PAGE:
Fonkoze's Jean-Guy Noel rode with the helicopters as they began deliveries before dawn. Seven hours later, all the cash had been delivered and the helicopters were back in Port-au-Prince. By early afternoon, the cash had been distributed to the 34 Fonkoze branches. Almost immediately, the Fonkoze managers began giving Fonkoze members cash from their relatives, a financial lifeline at a time when the formal banking system is in shambles and remittances sent through it from overseas Haitians remain locked up.

Jennifer Harris, a member of the policy staff of Secretary of State Hillary Clinton, in a memo to Pentagon officials released by Fonkoze, spelled out the implications of the combined State-Defense operation.

Fonkoze has by far the deepest reach into the country's rural poor, a remittance network that would take years to recreate from scratch. As people continue to migrate from Port-au-Prince, Fonkoze's branch network will become even more essential, she said. Perhaps most important, unlike the commercial banks, Fonkoze has re-opened many of its branches and has continued to pay out remittances using its cash on hand.”

In essence, she said, the unconventional operation may well have stabilized the banking system for the country's most vulnerable population.”

Fonkoze has been operating in Haiti for 15 years. Ninety-nine percent of its members are women. By midweek, it expects all but three of its branches to be open. In the heavily damaged capital city, Fonkoze managers set up shop at a makeshift office in the courtyard next to its damaged headquarters, as hundreds of Haitians lined up to get the money due them.

In addition to micro-lending programs, Fonkoze sponsors major literacy, health care and micro-insurance programs. Its remittances and savings accounts serve more than 200,000 people, making it a significant part of the country's financial system. Relatives of Fonkoze members working abroad use its conduits to send back money, amounting to $57.7 million last year.

It also serves as a vendor for three other remittance services that still operate after the earthquake: MoneyGram, CAM and Unitransfer. The process is a lifeline for a country where, in 2007, 79 percent of Haitians lived on less than $2 a day and 55 percent lived on half that.

Fonkoze's micro-lending program has four different levels. The first step is for the poorest of the poor and may involve home repairs and health care, as well as building the confidence of the women as they plan to start a micro-enterprise. Next the women may qualify for small loans, perhaps only $25, with a short repayment period, while they enroll in literacy classes. In Haiti, more than 50 percent of people are illiterate.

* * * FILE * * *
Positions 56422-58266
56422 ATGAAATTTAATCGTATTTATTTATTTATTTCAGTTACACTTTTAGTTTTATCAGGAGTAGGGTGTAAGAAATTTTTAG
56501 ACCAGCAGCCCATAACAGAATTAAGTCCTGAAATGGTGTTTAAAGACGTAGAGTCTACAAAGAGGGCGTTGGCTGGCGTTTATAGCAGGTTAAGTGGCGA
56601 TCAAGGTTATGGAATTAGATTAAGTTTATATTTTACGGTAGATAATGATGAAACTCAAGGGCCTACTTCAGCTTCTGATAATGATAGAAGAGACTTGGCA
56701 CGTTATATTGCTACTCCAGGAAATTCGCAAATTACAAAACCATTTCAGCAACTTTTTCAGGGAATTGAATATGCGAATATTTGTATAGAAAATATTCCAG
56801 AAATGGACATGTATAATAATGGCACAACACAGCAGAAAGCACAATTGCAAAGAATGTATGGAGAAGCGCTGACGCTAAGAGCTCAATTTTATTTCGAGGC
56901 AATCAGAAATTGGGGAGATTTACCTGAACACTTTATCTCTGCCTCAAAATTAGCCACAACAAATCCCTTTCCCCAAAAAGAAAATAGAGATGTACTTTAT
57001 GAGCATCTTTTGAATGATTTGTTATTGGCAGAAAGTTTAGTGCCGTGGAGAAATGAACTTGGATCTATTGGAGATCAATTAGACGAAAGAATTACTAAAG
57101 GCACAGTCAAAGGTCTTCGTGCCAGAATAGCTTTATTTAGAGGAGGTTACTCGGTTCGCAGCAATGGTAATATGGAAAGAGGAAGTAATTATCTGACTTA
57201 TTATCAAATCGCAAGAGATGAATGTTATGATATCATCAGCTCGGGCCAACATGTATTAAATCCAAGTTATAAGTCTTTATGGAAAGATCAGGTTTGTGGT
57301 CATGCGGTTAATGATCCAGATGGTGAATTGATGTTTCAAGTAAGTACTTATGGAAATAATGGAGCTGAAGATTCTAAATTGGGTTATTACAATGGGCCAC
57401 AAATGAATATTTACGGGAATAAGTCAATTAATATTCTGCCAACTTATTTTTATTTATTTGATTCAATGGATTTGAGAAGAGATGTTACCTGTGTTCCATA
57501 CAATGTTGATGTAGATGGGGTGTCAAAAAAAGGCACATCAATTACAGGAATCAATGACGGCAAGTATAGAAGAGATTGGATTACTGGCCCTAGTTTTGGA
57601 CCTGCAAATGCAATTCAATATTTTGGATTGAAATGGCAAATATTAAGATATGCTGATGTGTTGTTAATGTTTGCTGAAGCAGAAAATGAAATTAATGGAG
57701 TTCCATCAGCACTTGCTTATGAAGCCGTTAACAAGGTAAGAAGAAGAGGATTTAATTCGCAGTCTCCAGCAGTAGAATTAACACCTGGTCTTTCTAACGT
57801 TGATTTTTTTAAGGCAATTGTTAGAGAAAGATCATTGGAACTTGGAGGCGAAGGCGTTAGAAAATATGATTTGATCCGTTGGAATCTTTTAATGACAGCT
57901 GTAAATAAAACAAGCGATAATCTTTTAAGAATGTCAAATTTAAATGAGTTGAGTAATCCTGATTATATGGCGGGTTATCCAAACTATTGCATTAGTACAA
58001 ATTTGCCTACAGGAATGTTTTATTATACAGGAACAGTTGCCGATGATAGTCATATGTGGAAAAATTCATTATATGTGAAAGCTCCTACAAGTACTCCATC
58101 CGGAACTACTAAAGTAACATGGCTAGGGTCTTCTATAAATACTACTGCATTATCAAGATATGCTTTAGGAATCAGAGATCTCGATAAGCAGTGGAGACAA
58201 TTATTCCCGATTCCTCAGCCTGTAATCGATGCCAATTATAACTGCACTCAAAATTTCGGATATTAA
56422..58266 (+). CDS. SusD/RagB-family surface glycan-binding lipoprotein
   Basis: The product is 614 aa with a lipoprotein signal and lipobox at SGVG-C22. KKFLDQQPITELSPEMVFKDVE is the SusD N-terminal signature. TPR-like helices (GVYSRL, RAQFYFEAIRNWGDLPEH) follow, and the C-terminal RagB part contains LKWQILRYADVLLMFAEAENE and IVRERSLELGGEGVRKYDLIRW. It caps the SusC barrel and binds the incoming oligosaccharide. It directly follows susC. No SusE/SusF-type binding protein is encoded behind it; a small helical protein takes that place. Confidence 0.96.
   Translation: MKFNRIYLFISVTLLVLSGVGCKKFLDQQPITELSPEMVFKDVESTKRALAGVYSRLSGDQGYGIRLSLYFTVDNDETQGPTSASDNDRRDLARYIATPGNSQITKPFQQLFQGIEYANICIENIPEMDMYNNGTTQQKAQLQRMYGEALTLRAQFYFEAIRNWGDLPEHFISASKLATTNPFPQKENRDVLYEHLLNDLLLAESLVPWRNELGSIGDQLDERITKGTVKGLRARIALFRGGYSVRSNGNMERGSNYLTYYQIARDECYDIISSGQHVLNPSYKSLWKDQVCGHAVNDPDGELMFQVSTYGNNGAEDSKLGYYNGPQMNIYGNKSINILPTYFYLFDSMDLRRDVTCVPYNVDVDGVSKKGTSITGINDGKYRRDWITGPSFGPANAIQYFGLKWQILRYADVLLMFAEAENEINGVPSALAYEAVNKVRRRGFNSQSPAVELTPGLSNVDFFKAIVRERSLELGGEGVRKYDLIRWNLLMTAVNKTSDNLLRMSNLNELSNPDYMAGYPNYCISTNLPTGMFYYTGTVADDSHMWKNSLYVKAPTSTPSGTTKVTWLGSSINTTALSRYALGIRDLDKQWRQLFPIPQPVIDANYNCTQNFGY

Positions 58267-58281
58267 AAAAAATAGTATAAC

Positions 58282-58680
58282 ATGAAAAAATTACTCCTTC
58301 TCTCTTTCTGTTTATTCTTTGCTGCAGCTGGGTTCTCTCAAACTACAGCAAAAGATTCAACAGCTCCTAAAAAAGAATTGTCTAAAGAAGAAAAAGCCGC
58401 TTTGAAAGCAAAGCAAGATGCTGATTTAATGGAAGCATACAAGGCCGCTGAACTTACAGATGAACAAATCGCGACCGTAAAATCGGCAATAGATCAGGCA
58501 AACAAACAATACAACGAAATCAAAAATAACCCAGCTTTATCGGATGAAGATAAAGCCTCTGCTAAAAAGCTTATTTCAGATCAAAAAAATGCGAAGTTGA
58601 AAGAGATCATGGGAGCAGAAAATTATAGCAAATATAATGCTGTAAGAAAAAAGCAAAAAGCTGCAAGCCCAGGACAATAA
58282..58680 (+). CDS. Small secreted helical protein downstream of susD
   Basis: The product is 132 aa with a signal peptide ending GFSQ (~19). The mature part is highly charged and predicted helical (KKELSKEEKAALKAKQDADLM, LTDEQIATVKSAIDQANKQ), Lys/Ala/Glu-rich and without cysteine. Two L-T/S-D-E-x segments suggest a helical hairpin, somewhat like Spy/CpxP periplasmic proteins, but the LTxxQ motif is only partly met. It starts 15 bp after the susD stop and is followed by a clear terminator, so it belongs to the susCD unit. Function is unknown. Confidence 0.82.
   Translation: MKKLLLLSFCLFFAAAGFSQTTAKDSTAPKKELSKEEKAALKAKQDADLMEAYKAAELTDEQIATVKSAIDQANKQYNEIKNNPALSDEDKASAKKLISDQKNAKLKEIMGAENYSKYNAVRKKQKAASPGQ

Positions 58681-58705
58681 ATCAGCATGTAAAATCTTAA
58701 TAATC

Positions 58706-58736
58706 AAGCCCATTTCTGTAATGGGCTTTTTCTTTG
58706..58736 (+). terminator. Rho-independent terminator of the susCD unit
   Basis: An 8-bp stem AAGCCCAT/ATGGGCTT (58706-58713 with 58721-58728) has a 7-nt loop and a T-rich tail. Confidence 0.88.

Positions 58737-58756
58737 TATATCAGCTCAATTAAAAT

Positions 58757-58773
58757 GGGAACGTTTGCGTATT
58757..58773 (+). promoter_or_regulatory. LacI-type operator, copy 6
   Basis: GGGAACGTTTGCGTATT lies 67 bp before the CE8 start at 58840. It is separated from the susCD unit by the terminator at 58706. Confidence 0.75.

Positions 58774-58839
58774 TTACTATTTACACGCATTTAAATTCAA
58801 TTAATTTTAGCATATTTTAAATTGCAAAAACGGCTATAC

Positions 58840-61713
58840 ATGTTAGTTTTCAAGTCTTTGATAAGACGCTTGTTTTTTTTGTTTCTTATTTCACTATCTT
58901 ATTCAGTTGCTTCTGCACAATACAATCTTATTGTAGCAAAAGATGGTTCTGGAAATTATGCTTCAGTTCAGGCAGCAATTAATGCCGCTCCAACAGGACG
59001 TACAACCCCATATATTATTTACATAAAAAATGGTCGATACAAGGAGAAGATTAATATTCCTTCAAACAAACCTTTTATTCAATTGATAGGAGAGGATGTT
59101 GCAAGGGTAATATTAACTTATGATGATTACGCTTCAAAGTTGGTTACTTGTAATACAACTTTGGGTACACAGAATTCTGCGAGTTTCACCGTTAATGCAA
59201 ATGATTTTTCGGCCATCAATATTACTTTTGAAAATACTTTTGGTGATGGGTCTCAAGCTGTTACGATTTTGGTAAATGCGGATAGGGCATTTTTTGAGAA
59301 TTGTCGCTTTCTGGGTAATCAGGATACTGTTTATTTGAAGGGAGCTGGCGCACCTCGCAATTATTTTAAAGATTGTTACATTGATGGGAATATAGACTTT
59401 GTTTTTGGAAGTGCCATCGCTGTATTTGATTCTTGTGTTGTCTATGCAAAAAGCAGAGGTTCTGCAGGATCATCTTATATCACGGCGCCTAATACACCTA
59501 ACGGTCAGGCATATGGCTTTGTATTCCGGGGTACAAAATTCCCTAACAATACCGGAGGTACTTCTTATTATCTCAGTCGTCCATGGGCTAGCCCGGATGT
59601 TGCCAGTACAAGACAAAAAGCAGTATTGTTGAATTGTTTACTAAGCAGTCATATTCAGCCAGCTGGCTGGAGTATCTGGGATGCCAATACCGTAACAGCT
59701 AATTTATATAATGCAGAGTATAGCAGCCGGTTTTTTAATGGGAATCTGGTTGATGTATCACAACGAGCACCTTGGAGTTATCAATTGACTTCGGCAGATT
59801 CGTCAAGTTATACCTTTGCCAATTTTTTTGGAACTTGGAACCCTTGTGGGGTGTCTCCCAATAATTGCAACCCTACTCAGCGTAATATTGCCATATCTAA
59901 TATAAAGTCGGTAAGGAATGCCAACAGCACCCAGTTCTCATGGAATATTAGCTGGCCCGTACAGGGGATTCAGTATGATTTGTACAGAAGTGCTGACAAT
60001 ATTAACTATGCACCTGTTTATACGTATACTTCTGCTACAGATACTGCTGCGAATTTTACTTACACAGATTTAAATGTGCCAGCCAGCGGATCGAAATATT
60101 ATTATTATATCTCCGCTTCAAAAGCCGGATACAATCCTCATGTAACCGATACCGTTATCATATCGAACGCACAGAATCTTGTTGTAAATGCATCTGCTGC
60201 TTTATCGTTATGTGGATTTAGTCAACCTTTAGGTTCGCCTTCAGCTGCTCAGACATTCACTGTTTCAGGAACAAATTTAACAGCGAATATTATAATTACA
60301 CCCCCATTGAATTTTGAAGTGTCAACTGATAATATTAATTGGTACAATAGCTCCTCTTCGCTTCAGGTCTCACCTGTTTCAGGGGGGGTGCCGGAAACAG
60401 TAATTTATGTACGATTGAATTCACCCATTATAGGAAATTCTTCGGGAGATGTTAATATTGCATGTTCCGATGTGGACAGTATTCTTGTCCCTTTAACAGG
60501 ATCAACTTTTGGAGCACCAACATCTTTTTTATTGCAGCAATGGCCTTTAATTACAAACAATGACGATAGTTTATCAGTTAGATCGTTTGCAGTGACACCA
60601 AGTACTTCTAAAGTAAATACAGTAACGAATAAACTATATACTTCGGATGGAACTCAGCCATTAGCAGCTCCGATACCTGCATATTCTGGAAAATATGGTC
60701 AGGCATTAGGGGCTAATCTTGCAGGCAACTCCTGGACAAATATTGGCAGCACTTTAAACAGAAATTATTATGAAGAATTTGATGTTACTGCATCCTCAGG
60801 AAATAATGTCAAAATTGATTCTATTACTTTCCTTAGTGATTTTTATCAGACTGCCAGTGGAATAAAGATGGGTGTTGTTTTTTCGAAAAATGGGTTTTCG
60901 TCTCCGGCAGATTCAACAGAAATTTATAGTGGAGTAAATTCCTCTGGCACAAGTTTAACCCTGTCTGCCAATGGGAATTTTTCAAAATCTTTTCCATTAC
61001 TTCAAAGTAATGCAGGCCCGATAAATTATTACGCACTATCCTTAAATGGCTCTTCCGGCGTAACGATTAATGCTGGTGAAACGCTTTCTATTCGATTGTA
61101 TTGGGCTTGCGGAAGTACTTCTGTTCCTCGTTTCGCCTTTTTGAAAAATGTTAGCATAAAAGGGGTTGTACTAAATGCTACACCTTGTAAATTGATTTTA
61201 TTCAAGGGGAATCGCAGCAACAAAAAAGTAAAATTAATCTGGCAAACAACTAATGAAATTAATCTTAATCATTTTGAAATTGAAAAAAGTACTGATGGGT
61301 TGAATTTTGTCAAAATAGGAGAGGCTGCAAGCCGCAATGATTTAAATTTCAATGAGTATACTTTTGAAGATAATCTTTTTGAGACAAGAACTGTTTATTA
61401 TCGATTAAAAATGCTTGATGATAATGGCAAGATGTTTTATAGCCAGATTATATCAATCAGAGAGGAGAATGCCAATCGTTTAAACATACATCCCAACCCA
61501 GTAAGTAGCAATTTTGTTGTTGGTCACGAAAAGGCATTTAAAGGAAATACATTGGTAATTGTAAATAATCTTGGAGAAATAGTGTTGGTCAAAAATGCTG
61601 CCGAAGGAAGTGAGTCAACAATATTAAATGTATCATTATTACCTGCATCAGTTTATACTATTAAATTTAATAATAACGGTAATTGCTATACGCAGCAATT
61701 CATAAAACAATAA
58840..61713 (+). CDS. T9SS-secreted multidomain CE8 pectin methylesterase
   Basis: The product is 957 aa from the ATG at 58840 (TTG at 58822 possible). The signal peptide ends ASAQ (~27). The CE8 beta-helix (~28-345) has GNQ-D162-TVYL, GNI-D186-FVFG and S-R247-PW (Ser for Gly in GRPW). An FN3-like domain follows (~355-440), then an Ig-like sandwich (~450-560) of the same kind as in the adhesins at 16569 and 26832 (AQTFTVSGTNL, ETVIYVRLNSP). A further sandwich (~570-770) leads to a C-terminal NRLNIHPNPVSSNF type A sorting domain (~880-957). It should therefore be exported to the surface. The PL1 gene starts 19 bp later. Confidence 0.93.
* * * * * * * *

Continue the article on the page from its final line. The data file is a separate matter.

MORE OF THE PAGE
The third level is the core: a solidarity group in which friends take out loans together, then morph into credit centers of 30 to 40 women. These women can start out borrowing $75, but if they prosper they can borrow up to $1,300 for six months.

The fourth level focuses on business development. Some women in this group borrow up to $25,000 and are being nurtured to become part of the formal economy, creating jobs in rural areas where there are few employment opportunities.

It isn't the first time that a micro-lending network of mostly women has taken a lead role in helping rebuild a country's economy after a natural disaster. In Poland, after a devastating flood in the mid-1990s, the U.S.-backed Fundusz Mikro became the conduit for credit to small businesses, ultimately funneling more than $10 million to rebuild when the central government proved inept and also tone-deaf to the challenge.

Leigh Carter, Fonkoze USA fundraiser--who broke several vertebrae in her back getting out of the Fonkoze headquarters building during the earthquake and was airlifted out days later--is back at work in Washington. She says multinational economic and financial leaders already are talking to Fonkoze about ways to use their extensive network of micro-lending programs for programs to rebuild the Haitian economic base.

"People are coming to us saying 'you need to expand your capacity,'" she said. But first things first: the immediate priority had to be getting cash to its members, throughout Haiti, from their friends and relatives abroad, which in itself expands members ability to survive and rebuild.

Fonkoze has had strong success working with microfinance programs to improve lives of suffering women and their families. This program, Chemen Lavi Miyo, which means "Pathway to a Better Life" in Haitian Creole, is testing a new approach to helping those living in extreme poverty to transition into a sustainable way of life.

This highly structured and intensive program combines livelihoods and basic support with training and financial management so that at the end of just 18 months, participants will be equipped with the skills and a business plan to move themselves out of poverty. “"What we want to demonstrate," says Anne Hastings, director of the program, "is that there is a proven, replicable, methodology for accompanying people as they struggle to make their way out of these conditions into a decent standard of living."”

Fonkoze is now leading microfinance programs that empower women and will help rebuild Port-au-Prince since the devastating 10 January, 2010 earthquake that hit the capital and outlying areas.

Post Reply